Partial offset account – only a percentage of your account balance is offset against the home loan

Here’s an example of how they differ:

 

Say you have a partial (50%) offset account linked to a $500,000 home loan and you had $10,000 in your offset account, then you would make interest payments on $495,000 of your home loan balance – i.e. your home loan balance less 50% of $10,000.

With a 100% offset account, that would work out to be $490,000, as the full amount in the account is working towards offsetting your interest repayments.

 

At Westpac, we offer a 100% offset account on our Rocket Repay variable rate home loan.

Redraw vs. offset – what’s the difference?

A redraw facility is different to an offset account. A redraw facility is a home loan feature that can be added to some home loan accounts. While both enable you to make extra repayments and access this money at a later date if you need to, there is a difference in how you deposit and access the extra funds.
 

If you want to access money from a redraw facility, you’ll need to transfer the funds into a transaction account. With an offset account, you can access the funds directly.

Which is best for you depends on your personal circumstances and any extra interest or fees you may need to pay for using it. Both can help you pay off your home loan faster.
 

Some lenders, like Westpac, offer home loans where you can have a redraw facility and an offset account, so you can enjoy the best of both worlds.
 

You could use your offset account like an everyday transaction account, to receive your salary and pay bills. A redraw facility can be used to make regular deposits and less frequent withdrawals, like paying for renovations.

Read more about the difference between redraw and offset.

Offset account costs

The financial benefits of an offset account can vary. You may find you pay a higher interest rate and more fees on a home loan that comes with an offset account. It’s important to weigh these factors against the amount you’re likely to keep in your offset when considering if this type of feature could help you.

Australian home buyers can have an offset account, redraw facility, or a mixture of both on their home loan. To decide which option works best for your financial situation, you’ll need to do those calculations and check the comparison rate of different loans.

To sum up

  • An offset account can reduce the amount of interest you pay on your home loan
  • Use it like an everyday bank account
  • Have unlimited access to your money
  • Not available on some types of home loan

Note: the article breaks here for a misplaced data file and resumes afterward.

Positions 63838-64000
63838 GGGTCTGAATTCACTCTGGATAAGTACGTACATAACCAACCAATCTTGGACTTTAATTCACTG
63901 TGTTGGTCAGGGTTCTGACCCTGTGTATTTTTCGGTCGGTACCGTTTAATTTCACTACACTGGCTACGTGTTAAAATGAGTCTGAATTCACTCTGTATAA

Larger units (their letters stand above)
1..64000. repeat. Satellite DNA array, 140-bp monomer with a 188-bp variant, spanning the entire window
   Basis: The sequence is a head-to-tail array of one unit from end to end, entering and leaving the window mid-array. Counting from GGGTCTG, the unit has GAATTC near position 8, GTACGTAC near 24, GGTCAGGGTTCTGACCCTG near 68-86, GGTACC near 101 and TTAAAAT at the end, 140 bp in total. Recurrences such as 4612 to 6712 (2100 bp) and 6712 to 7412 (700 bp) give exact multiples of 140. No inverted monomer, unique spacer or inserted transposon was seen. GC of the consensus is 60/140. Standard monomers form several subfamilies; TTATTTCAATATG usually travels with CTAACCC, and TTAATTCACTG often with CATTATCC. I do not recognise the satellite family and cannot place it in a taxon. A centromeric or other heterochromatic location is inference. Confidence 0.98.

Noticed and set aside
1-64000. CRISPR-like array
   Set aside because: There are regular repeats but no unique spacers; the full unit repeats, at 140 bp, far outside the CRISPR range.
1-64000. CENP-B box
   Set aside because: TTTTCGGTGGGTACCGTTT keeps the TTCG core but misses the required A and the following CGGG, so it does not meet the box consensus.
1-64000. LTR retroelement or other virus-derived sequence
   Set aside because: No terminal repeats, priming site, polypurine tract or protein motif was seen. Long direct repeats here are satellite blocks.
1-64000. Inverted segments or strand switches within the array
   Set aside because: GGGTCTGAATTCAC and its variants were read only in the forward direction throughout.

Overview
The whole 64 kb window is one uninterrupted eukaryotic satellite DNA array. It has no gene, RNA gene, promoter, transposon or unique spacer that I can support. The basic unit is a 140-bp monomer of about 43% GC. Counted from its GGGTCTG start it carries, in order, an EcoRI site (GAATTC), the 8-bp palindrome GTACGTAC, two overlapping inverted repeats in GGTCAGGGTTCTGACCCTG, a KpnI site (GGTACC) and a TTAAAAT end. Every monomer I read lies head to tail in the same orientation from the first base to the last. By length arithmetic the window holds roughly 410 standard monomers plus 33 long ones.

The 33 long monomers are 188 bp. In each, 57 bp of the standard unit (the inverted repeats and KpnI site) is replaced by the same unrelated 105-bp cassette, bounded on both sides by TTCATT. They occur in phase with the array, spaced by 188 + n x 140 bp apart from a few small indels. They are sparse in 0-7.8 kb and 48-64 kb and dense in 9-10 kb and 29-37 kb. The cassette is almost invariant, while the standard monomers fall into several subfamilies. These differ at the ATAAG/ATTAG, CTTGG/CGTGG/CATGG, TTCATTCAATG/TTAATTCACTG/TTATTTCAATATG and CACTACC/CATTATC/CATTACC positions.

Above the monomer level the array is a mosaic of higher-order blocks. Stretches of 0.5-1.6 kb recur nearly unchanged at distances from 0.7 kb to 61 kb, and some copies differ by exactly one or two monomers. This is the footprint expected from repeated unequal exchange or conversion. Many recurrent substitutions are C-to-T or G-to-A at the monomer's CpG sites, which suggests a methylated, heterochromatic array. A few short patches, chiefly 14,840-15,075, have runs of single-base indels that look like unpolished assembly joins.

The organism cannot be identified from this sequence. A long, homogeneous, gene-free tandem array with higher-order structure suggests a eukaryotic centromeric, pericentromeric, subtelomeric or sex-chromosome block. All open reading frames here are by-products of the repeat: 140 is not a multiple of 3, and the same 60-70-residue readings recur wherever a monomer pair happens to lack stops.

Keep exploring

What’s a redraw facility?

Making extra repayments on your home loan? With a redraw facility, you can save interest, pay off your home loan sooner and still access that cash if you need to.

 

Our home loan offset account

Discover what an offset account is and how much home loan interest you could save, with our video, examples, articles and FAQs.

 

Redraw vs. offset

Adding a redraw facility or an offset account to your home loan can help reduce your interest payments. Find out how they differ and see which one could suit your needs best.

 

Things you should know

This information is general in nature and has been prepared without taking your objectives, needs and overall financial situation into account. For this reason, you should consider the appropriateness of the information to your own circumstances and, if necessary, seek appropriate professional advice.


1 The taxation position described is a general statement and should only be used as a guide. It does not constitute tax advice and is based on current tax laws and their interpretation.
 

#Premier Advantage Package: Conditions of Use and $395 annual package fee applies. You must either hold or be approved for a Westpac Choice transaction account in order to qualify and continue to receive the benefits of the Premier Advantage Package. Applicants must have a Westpac Choice transaction account linked to the home loan at the time of settlement and must keep this account open for 60 days after settlement. Before deciding to acquire a Westpac Choice account, read the terms and conditions, and consider whether the product is right for you. Tax consequences may arise from this promotion for investors and customers should seek independent advice on any taxation matters.
Premier Advantage Package Conditions of Use (PDF 88KB)